Biophysical Properties of Copper
Copper is an essential micro-nutrient, needed at 1.3 milligrams per day, according to the International Copper Association. It is needed for red blood cell formation, protein metabolism, the production of RNA, enzyme activity, hair and skin color, and the health of the nerves. Colloidal Copper has been used as a remedy for gray hair, burns, arthritis, parasites and viral and bacterial infections. Colloidal Copper has been found helpful against multi-cellular parasites such as malaria, fungus, ring-worm, Cryptosporidium, Toxoplasma, chronic bladder infections where bacteria have formed a multi-cellular biofilm.
Jan 2008: “High-dose copper reverses heart enlargement: Maximum safe level in drinking water is 2 ppm” from Journal of Experimental Medicine
Copper (Cu) is a heavy metal whose unbound ions are toxic. Colloidal Copper is not ionic but consists of clusters of atoms called nanoparticles and thus does not have the toxicity of ionic copper. Almost all of the copper in the body is present as a component of copper proteins, thereby reducing the in vivo concentration of unbound copper ions almost to zero. Genetic mechanisms control the processes by which copper is incorporated into apoproteins and those by which toxic accumulations of copper are avoided.
Almost every daily diet contains 2 to 3 mg of copper, only about half of which is absorbed. Any copper absorbed in excess of metabolic requirements is excreted through the bile, probably via hepatic lysosomes. On average, an adult has about 150 mg of copper in the body, of which about 10 to 20 mg is in the liver. The remainder is distributed ubiquitously.
ACQUIRED COPPER DEFICIENCY
In genetically normal people, acquired, environmental, or dietary abnormalities rarely cause clinically significant copper deficiency. The only reported causes of such deficiency are kwashiorkor; persistent infantile diarrhea, usually associated with a diet limited to milk; severe malabsorption, as in sprue; total parenteral nutrition that is copper-free; and excess intake of a zinc salt as a dietary supplement. Treatment must be directed at the cause of the deficiency, usually with the addition of 2 to 5 mg of cupric ion daily.
4.01 W/cm/oK @ 298.2 oK
1.678 microhm-cm @ 20 oC
0.092 Cal/g/oK @ 25 oC
Heat of Vaporization:
72.8 K-cal/gm atom at 2567 oC
Heat of Fusion:
3.11 Cal/gm mole
Distinctive reddish color; ductile; excellent conductor of electricity. Complexing agent, coordination numbers 2 and 4. Dissolves readily in nitric and hot concentrated H2SO4, in HCl and dilute H2SO4 slowly but only when exposed to the atmosphere. More resistant to atmospheric corrosion than iron, forming a green layer of hydrated basic carbonate. Readily attacked by alkalies. A necessary trace element in human diet; a factor in plant metabolism. Essentially nontoxic in elemental form. Powder is combustible.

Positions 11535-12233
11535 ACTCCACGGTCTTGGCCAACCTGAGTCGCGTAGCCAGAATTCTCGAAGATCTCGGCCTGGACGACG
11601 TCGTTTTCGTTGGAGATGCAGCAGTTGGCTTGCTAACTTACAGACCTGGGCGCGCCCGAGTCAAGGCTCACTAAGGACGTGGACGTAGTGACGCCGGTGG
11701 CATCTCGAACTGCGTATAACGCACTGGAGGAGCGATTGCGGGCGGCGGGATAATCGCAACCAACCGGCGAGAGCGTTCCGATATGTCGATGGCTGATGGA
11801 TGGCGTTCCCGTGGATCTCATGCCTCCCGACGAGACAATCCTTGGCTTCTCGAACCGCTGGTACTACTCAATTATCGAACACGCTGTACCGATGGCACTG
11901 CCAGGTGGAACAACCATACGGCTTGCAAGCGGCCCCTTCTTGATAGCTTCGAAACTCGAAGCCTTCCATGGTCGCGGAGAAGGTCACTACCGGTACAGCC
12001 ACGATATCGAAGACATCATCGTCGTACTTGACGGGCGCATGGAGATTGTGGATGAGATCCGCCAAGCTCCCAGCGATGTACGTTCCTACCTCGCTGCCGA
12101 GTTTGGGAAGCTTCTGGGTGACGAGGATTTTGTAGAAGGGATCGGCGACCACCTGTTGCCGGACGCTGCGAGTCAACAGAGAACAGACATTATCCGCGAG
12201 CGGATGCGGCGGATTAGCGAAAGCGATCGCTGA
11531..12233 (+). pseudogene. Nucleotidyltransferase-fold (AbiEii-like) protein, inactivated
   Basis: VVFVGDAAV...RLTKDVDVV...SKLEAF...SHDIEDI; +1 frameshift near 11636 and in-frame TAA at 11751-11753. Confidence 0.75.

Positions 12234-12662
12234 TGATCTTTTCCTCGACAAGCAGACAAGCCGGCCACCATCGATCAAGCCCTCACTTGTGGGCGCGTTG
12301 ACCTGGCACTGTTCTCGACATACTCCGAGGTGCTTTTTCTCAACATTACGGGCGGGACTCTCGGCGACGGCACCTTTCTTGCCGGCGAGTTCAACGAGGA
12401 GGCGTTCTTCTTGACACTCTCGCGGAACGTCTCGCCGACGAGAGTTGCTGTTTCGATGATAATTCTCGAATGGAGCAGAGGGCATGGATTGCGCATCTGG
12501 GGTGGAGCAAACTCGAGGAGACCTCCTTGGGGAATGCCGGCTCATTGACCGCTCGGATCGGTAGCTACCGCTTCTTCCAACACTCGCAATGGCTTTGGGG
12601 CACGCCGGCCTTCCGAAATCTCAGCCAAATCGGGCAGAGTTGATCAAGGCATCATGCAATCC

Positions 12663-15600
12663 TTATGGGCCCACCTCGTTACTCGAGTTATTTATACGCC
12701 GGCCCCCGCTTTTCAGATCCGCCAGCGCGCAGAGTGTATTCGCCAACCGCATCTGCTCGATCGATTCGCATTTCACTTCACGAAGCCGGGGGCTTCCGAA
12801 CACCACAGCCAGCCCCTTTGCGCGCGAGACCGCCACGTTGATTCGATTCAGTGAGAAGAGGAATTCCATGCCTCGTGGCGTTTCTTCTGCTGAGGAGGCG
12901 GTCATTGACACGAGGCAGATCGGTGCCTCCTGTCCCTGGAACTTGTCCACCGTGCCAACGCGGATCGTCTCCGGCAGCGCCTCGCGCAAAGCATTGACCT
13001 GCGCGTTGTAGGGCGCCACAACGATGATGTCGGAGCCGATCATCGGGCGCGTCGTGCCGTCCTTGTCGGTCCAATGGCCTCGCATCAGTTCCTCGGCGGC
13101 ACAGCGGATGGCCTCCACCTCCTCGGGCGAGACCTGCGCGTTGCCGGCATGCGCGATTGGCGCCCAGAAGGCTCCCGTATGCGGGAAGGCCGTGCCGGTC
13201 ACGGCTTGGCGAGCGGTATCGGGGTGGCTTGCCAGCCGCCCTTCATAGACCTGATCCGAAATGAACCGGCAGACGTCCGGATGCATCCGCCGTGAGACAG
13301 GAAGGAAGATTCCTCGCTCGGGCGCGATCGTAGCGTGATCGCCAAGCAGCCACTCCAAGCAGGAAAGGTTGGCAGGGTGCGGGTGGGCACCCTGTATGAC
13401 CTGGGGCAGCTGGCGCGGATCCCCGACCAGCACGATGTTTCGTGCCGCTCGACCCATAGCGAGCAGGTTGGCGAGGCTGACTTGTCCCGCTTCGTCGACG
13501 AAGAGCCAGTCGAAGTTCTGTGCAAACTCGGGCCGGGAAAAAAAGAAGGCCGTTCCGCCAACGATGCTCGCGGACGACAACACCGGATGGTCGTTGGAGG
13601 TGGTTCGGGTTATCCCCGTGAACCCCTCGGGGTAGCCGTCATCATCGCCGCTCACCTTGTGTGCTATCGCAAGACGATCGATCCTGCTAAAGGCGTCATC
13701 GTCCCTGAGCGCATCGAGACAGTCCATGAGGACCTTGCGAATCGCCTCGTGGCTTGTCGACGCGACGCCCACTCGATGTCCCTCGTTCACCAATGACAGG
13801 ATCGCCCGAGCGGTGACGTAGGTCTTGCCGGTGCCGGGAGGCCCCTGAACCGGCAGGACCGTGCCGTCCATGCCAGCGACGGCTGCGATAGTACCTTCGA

Copper increases iron assimilation; iron and copper work together in the formation of hemoglobin and red blood cells. Anemia can be a copper deficiency symptom. Various enzyme reactions require copper. Copper influences protein metabolism and general healing, improves vitamin C oxidation and is integral in the formation of RNA. Low or high copper levels can be found in those with mental and emotional problems. Copper helps rid the body of parasites such as ring worm, taenia, and is beneficial for graying and thinning hair. Copper excess is not common because only a small percentage is assimilated, but toxicity problems can present serious disease states.
Some symptoms of a copper deficiency:
Allergies, Anemia, Aneurysm, Arthritis, Dry Brittle Hair, Edema, Gulf War Syndrome, Hair Loss / Baldness, Heart Disease, Hernias, High Blood Cholesterol, Hypo and Hyper Thyroidism, Kawasaki Disease, Liver cirrhosis, Oppressed breathing, Osteoporosis, Parasites, Parkinson’s Disease, Reduced Glucose Tolerance, Ruptured Disc, Skin Eruptions or Sores, Varicose Veins, White or Gray Hair, and Wrinkled skin.
National Primary Drinking Water Regulations
This is a fact sheet about a chemical that may be found in some public or private drinking water supplies. It may cause health problems if found in amounts greater than the health standard set by the United States Environmental Protection Agency (EPA).